Friday , October 06, 2017 - 5:00 AM
Hey, potential home sellers — here’s an offer you can’t refuse! If I can’t sell your home in 30 days, I’ll buy it myself! Of course, various and sundry exclusions and indecipherable terminology and fine print apply.
In truth, “I” won’t buy it. This is actually not my campaign. But there are Realtors that do offer this. I heard one advertising this very thing on the radio the other day.
As Realtors, we spend an exorbitant amount of time in our vehicles. Much of the time, I’m on phone, using my hands-free device, of course. However, on rare occasions, I will turn on the radio and see what I’m missing. As it turns out, it isn’t much. I am missing a plethora of super-useful and informative advertisements, as well as an occasional traffic and weather report, but that’s about it.
This isn’t the first time I have heard this campaign. This was not even the first agent who has used this tactic. The “fine print” varies from agent to agent, but it invariably begs the question: Should the person who has offered to buy my home be the very one to determine the sales price? I’m just going to throw this out there, but is it possible that this tactic could pose a conflict of interest? After all, how would it feel to see your home, that your agent bought from you at “market value,” listed and sold by the same agent a few months later for much more?
A listing agent’s first priority to their client is to negotiate for the best price and terms for their client. The Realtor must meet a minimum standard of undivided loyalty, reasonable care, disclosure and obedience to lawful instruction. This scenario doesn’t look like it fits well into this minimum standard.
In reality, few agents actually end up purchasing their clients’ homes. For the most part, it is a gimmick (I’m sure I’m going to get hate mail for that term) to get in the door of a potential seller’s home. The seller agrees to lower the list price every so many days (determined in the contract) until the home sells or until it reaches a previously agreed upon list price at which the agent will then purchase it him or herself. Trust me, there is not a Realtor with even a single working brain cell that would overpay for a listing. If so, they really have no business being in the business.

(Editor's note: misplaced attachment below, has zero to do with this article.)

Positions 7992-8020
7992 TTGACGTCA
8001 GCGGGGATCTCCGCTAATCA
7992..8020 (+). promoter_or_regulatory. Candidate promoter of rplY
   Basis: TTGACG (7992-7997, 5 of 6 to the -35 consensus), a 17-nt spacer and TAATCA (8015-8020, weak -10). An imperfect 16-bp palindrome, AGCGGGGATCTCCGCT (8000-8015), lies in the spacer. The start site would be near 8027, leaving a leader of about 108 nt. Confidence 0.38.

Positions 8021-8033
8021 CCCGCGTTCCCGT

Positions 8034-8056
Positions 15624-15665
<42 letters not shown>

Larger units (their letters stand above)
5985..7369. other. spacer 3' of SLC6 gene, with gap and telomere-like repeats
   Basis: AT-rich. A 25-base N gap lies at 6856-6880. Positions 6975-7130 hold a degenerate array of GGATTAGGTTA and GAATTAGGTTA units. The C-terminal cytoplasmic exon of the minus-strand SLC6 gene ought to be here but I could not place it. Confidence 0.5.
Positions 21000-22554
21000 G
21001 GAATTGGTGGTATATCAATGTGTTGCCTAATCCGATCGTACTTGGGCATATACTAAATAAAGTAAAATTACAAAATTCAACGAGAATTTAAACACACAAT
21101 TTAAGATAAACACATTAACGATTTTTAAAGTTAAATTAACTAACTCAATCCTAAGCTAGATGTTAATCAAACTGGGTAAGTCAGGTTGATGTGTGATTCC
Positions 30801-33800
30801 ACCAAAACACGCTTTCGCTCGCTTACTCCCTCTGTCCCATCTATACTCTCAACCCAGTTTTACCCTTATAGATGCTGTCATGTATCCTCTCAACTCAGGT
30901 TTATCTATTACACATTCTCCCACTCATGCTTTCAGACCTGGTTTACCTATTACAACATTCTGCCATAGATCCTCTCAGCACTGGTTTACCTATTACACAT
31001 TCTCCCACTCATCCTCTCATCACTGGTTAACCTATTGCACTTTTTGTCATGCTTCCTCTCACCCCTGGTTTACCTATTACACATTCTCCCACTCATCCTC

Several years ago, I had a listing that was difficult to sell. It was a small house that needed some work. I had advised a price reduction, but my client had resisted. She wanted to give it another week at list price. Three days later, she contacted me and told me that her sister’s agent told her he could sell it in three days. At her request, I released the listing.
True to his word, this agent did sell it in less than three days. Of course, my client dropped price $20,000, which was much more than it needed to be dropped to sell; $5000 would have done the trick. Most of us could sell ice to an Eskimo for the right price.
On second thought, maybe “I” will buy it. It sounds like a pretty sweet deal. I could use some hugely discounted income property that I can turn around and sell next year for thousands more. Well, it’s a sweet deal for me anyway. Just not the seller.
Not really a win/win, is it?
Jen Kirchhoefer is a Layton Realtor. She can be reached at email@example.com
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